The Domain Name System’s (DNS) critical role in the Internet ecosystem makes it an attractive target to attackers and the unauthenticated design of its original protocol poses inherent susceptibility to a variety of attacks.
To address its security challenges, DNS Security Extensions (DNSSEC) were introduced to augment the authenticity and integrity of the original DNS design, where each DNS record (set) is signed by the signer’s private key and the signature (RRSIG record) is validated via the signer’s public key (DNSKEY record). The DNSKEY record itself is further verified via the signature provided by its parent zone, until a well-known DNSKEY record at the root zone (the trust anchor) has been reached.
Although it has been widely supported among TLD operators, recent work revealed that the insufficient support in DNS registrars largely contributes to poor DNSSEC deployment.
Similarly, the adoption of DNSSEC is particularly low among the world’s largest websites — none of the top 25 sites supported DNSSEC in 2016; the results remain today. This is intriguing considering they are inclined to maintain a highly secure infrastructure.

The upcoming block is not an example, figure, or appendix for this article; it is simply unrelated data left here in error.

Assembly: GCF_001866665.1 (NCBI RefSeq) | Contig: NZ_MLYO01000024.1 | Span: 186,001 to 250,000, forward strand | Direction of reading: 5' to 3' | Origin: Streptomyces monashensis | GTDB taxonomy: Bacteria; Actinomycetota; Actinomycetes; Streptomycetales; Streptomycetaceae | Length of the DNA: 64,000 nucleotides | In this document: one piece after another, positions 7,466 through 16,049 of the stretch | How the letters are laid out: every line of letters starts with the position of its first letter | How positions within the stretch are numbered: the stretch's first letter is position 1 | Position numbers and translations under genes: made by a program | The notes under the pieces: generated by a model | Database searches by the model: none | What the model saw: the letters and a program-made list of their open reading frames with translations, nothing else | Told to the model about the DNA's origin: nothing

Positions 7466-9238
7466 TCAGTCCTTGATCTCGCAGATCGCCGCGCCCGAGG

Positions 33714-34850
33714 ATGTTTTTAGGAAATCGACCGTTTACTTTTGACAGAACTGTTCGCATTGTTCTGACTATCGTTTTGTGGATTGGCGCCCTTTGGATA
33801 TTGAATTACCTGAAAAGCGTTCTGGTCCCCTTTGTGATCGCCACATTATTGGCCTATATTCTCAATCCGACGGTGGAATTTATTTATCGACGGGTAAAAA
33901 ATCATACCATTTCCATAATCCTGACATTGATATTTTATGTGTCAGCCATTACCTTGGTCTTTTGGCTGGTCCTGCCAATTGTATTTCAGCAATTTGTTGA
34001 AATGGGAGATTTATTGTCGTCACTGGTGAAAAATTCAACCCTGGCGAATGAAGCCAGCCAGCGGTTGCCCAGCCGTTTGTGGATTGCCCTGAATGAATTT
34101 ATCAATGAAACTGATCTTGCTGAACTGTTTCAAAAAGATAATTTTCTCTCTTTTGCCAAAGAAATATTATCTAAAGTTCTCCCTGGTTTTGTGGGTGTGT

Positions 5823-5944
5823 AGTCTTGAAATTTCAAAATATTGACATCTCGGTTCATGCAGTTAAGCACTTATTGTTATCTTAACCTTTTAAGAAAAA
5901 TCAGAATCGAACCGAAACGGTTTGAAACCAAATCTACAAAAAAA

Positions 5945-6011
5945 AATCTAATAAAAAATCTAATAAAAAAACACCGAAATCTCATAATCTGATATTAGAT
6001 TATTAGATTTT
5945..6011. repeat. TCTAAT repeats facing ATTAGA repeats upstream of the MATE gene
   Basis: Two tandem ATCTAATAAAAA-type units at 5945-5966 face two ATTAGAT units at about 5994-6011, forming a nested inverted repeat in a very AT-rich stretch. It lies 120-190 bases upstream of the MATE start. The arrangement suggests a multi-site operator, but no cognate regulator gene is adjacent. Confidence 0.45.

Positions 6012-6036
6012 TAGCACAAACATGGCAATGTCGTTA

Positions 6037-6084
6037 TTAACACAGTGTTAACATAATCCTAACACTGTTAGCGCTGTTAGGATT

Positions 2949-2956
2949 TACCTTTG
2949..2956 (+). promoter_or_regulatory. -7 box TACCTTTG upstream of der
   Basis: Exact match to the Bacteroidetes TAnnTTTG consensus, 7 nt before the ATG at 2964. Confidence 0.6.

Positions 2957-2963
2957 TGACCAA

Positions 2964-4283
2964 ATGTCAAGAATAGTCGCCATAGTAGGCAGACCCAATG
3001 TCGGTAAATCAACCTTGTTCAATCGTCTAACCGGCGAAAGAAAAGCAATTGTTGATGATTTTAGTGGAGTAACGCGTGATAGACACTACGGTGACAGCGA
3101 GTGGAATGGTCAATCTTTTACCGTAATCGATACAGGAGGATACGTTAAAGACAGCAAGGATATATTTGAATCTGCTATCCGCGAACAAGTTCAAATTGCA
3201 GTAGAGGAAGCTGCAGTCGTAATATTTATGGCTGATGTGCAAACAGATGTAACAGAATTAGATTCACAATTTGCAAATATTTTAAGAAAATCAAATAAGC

In this post, I will provide an overview of the work my colleagues at the University of Delaware and George Mason University and I are studying, examining the fundamental discrepancy between DNSSEC deployment and the wide use of (DNS-based) Content Delivery Networks (CDNs).
CDN and its mapping system
CDNs deliver a large fraction of Internet content to end-users with high availability, performance, and scalability.
Typically, CDNs place a large number of edge servers at geographically distributed edge networks, enabling content caching and proximal access for end-users. User requests for content hosted by CDNs are served at the edge server via request redirection. To do so, the majority of today’s CDNs leverage a mapping system as a core component that uses DNS to redirect a client’s request to a proximal server.